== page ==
An activist who was deceived into a relationship with an undercover police officer has won a tribunal case for breaches of her human rights.
Kate Wilson met Mark Kennedy while he was posing as an environmental campaigner in Nottingham in 2003.
It later emerged Mr Kennedy had sexual relationships with as many as 10 other women during his deployment.
The tribunal said the case revealed “disturbing and lamentable failings at the most fundamental levels”.
Earlier this year the Investigatory Powers Tribunal (IPT) at the Royal Courts of Justice heard Mr Kennedy had been sent to infiltrate the Sumac Centre in Nottingham in 2003.
Shortly after arriving Mr Kennedy, calling himself Mark Stone, started a relationship with Ms Wilson which lasted for two years before an amicable split when she moved to Spain.
In 2010, she learned his real name and that he was actually a married police officer.
Ms Wilson’s legal action against the Met and the National Police Chiefs Council (NPCC) cited breaches of her right to freedom from inhuman and degrading treatment, her right to privacy and right to freedom of expression.
The Met and NPCC accepted Mr Kennedy’s actions amounted to a breach of those rights but had denied other officers, apart from Mr Kennedy and his cover officer, knew or suspected that Ms Wilson was in a sexual relationship with the officer.
However, Ms Wilson argued there was “widespread indifference or express or tacit encouragement” for undercover officers to begin intimate relationships while they were deployed.
In a ruling, the IPT found the Met’s claims that undercover officers (UCOs) knew sexual relationships were banned were “materially undermined by the sheer frequency with which [Kennedy] (and other UCOs) did conduct sexual relationships without either questions being asked or action being taken by senior officers”.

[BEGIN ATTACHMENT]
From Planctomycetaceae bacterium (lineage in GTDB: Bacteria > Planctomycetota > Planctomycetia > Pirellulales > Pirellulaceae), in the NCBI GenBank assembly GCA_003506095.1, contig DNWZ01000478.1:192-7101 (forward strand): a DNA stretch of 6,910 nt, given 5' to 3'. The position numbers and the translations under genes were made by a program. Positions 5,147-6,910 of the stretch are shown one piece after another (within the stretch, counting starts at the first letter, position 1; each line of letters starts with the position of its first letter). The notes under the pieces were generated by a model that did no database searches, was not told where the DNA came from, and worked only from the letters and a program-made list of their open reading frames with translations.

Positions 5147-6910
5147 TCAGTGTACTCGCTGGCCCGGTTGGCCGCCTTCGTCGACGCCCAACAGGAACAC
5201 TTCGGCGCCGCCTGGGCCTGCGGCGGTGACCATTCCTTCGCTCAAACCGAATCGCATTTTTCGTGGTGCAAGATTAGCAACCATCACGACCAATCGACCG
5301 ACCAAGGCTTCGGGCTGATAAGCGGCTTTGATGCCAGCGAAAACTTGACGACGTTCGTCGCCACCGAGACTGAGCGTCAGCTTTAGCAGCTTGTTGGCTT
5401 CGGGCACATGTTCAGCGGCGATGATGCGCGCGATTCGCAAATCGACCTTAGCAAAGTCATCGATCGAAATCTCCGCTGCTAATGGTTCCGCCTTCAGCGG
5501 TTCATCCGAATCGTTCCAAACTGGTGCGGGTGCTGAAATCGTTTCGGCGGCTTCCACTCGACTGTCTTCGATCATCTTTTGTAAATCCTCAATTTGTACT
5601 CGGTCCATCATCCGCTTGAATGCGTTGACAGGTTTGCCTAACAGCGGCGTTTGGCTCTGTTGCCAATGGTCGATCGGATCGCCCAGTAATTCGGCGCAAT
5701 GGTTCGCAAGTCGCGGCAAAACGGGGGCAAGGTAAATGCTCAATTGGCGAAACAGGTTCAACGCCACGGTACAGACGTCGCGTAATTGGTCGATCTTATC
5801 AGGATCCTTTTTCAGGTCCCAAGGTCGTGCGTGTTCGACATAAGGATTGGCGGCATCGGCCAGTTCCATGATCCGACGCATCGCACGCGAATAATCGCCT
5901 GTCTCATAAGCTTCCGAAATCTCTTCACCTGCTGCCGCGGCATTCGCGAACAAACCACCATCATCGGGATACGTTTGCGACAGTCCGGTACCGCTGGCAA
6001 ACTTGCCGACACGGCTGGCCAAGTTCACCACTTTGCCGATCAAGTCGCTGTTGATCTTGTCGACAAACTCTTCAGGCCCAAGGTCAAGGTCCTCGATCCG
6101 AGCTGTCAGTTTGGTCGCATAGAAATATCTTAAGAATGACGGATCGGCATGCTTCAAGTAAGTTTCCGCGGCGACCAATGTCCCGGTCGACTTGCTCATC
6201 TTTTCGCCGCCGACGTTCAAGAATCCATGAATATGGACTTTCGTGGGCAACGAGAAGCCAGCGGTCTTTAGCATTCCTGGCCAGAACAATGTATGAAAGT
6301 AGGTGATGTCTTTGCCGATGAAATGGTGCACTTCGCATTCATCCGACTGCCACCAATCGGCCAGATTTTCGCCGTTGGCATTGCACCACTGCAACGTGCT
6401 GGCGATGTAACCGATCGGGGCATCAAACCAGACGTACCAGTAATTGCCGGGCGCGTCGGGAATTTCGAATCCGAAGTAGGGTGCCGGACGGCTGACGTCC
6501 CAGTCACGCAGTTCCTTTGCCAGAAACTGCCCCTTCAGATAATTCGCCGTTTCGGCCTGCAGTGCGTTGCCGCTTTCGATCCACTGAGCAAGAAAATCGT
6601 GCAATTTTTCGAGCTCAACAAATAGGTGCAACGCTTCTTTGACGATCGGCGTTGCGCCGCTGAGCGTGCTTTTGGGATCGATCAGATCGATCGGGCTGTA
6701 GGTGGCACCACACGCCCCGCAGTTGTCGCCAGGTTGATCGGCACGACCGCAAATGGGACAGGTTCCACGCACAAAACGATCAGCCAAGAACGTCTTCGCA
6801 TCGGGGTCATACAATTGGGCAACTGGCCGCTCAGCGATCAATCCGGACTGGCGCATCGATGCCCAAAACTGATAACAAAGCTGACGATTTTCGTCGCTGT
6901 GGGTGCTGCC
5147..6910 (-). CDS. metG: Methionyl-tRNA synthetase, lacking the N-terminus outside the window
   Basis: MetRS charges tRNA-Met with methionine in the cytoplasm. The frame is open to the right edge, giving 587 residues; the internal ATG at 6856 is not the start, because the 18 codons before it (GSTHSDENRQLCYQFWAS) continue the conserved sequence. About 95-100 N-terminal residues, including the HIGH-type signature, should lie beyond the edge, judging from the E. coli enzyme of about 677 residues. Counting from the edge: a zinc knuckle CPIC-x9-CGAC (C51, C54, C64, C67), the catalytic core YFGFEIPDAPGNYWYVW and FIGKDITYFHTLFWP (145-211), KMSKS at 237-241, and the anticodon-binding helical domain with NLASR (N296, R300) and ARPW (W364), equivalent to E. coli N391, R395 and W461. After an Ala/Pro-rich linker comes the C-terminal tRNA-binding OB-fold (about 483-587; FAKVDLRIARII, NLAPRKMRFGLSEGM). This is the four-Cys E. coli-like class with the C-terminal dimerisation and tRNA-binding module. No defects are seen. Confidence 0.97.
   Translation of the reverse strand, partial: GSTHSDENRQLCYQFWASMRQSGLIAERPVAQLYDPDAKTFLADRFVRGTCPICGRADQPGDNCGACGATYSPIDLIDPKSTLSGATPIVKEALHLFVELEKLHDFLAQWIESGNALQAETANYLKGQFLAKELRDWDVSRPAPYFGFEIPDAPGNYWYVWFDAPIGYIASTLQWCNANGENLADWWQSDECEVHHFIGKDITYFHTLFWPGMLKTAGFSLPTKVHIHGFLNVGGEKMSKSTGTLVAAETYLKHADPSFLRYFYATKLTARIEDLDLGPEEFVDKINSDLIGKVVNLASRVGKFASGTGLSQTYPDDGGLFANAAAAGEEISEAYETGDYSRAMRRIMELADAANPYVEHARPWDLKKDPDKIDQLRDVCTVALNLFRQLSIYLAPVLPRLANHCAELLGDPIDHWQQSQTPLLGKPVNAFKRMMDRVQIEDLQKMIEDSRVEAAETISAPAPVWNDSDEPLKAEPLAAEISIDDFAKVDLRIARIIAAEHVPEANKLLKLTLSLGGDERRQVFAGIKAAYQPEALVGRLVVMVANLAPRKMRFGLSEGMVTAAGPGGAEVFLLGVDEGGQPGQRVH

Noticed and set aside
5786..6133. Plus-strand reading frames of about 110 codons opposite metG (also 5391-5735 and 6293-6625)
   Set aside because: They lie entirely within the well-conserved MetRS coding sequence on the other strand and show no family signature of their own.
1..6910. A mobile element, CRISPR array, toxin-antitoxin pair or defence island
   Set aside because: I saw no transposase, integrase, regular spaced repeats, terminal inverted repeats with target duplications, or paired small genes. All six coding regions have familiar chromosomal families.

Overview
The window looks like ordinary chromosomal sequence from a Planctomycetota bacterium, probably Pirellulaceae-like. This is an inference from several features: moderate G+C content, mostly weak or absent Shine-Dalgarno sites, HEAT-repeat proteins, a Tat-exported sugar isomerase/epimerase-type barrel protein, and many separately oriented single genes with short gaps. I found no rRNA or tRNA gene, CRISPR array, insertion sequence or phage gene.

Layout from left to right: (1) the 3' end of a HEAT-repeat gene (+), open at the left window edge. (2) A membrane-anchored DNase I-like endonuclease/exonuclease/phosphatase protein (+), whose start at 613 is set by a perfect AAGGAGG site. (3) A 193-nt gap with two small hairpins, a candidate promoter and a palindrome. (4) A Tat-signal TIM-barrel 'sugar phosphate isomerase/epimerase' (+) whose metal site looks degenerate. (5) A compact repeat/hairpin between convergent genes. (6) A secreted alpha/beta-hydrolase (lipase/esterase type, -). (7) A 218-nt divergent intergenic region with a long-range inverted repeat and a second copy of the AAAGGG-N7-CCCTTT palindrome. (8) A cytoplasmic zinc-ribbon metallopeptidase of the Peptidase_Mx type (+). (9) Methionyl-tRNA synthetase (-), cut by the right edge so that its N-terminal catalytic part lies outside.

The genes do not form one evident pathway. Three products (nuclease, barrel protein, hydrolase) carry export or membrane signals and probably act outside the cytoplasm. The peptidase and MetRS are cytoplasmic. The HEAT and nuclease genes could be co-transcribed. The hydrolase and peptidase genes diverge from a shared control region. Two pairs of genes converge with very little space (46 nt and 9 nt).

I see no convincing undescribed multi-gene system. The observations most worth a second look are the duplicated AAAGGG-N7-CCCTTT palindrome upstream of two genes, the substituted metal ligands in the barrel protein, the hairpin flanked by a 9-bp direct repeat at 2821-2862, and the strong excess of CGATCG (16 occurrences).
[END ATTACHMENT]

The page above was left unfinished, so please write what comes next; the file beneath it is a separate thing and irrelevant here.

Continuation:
“We are driven to the conclusion that either senior officers were quite extraordinarily naive, totally unquestioning or chose to turn a blind eye to conduct which was, certainly in the case of [Kennedy], useful to the operation,” the tribunal added.
The IPT also found the Met and NPCC’s failure to guard against the risk of UCOs entering into sexual relationships with women amounted to unlawful discrimination against women.
The tribunal concluded: “This is not just a case about a renegade police officer who took advantage of his undercover deployment to indulge his sexual proclivities, serious though this aspect of the case unquestionably is.
“Our findings that the authorisations under [the Regulation of Investigatory Powers Act 2000] were fatally flawed and the undercover operation could not be justified as ‘necessary in a democratic society’ … reveal disturbing and lamentable failings at the most fundamental levels.”
‘Abuse of power’
In a statement, Ms Wilson said: “The events in my case happened years ago, however the failure of the police to protect women from sexual predators within their own ranks, and police attempts to criminalise protesters, are both still very live issues today.
“We need to tackle the misogyny and institutional sexism of the police, and there needs to be a fundamental rethink of the powers they are given for the policing of demonstrations and the surveillance of those who take part.”
A statement from the Met and NPCC said: “We accept and recognise the gravity of all of the breaches of Ms Wilson’s human rights as found by the tribunal, and the Met and NPCC unreservedly apologise to Ms Wilson for the damage caused, and the hurt she has suffered from the deployment of these undercover officers.”
It said the force reiterate previous apologies made to Ms Wilson in 2015 and 2017, adding: “As those apologies made clear, the Met and NPCC acknowledge that the sexual relationship was wrong, it was an abuse of police power and violated Ms Wilson’s human rights.
“It caused Ms Wilson significant trauma, and demonstrated failures in the way Kennedy was supervised and managed.”
The statement added the Met accepted the panel’s findings and “are carefully considering the detail of the judgment to see whether any further learning can be taken to add to the changes already implemented since 2010, to the training, supervision and legal oversight of UCOs”.